The continuous learning process has its pros and cons. However, it to down to the old argument: is fear a better motivator than “try your best and have no fear of failure. Indeed, you can take another shot at it even if you do fail?”

What is failure?

How do we analytically look at failure — when we suspend the emotional connotations of feelings of anger, frustration, blame or regret?

Why did you fail? What might have produced a better outcome? Was the failure completely beyond your control? After gathering the facts, step back and ask yourself, “what did I learn from this?” Think about how you will apply this newfound insight going forward.” It’s a forgiving approach, but where is the accountability?

The following are some ideas on how to re-define the concept of accountability.

  1. Define and clarify the roles, goals, and expectations of each leader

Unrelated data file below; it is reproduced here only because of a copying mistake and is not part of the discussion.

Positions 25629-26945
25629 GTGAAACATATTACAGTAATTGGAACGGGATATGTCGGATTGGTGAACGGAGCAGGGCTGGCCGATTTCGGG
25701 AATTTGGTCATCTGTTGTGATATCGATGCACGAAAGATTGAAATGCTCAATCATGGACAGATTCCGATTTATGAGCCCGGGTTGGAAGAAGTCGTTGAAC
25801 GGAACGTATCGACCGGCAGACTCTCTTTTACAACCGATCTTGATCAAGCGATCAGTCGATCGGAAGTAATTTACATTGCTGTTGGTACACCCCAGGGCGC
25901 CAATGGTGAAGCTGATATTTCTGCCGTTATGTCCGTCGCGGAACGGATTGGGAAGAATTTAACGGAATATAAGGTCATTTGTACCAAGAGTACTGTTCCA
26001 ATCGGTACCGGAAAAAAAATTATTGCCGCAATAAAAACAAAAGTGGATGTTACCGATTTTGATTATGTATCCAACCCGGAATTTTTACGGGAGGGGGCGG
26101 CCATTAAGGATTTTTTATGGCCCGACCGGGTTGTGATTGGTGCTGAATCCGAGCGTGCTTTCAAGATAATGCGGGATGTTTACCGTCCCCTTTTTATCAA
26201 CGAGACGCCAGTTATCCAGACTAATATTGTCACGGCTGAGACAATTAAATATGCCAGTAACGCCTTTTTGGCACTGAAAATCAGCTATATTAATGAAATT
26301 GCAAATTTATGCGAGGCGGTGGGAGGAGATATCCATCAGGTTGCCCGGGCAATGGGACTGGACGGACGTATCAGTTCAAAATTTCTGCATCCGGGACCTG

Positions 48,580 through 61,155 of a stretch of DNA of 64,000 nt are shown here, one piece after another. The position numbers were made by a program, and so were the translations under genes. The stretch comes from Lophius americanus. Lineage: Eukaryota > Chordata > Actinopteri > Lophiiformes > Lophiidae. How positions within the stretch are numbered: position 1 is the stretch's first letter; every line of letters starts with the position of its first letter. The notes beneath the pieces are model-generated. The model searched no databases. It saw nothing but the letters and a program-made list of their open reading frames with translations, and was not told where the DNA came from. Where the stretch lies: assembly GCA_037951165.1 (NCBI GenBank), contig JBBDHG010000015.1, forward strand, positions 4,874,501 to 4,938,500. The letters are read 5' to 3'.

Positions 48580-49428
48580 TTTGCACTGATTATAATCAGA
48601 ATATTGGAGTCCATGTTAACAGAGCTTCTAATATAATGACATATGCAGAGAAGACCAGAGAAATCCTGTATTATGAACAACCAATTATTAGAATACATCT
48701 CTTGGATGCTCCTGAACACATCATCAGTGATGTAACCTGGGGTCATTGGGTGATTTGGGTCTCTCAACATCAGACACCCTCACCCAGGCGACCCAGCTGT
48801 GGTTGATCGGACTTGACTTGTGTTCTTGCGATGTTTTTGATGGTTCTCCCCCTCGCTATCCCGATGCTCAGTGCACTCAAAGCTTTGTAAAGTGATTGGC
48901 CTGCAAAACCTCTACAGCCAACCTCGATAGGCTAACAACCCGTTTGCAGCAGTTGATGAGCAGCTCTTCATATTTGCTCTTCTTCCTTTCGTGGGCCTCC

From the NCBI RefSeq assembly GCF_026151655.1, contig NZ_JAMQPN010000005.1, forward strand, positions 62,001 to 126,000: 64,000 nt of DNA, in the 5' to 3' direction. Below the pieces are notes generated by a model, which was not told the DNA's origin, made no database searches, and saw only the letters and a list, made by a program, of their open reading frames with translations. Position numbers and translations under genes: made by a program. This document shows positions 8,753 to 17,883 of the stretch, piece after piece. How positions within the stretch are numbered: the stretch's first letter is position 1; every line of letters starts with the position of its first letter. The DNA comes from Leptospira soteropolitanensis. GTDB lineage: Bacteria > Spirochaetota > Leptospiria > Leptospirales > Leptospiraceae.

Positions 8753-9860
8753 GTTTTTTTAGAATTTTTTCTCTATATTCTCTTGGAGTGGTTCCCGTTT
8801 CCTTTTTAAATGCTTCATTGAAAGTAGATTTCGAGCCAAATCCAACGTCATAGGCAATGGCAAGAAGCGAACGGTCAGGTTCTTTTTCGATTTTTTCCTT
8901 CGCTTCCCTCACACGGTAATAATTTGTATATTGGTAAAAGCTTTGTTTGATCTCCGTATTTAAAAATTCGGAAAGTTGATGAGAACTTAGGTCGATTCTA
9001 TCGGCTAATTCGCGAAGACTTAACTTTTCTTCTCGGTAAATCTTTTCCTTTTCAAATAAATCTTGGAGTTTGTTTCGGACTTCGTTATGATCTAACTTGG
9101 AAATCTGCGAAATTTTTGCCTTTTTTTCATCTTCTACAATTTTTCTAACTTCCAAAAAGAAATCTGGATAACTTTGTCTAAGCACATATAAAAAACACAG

When it comes time to define and clarify the roles of each member of the leadership team, it sounds good to say we need to “work as an entire team to avoid the risk of confusion or disagreement.” But how do we actually do that?

Clarifying roles ensures that not everyone is responsible for every facet of the company. For example, if one member of the leadership team is able to communicate effectively with the greater team, he or she may flourish in a role that is responsible for managing others. But if they fail in that capacity, what happens? And if another member of the leadership team works best strategically, he or she may be a better fit for a role that focuses on to operational efficiency. Again, where is the accountability for failure?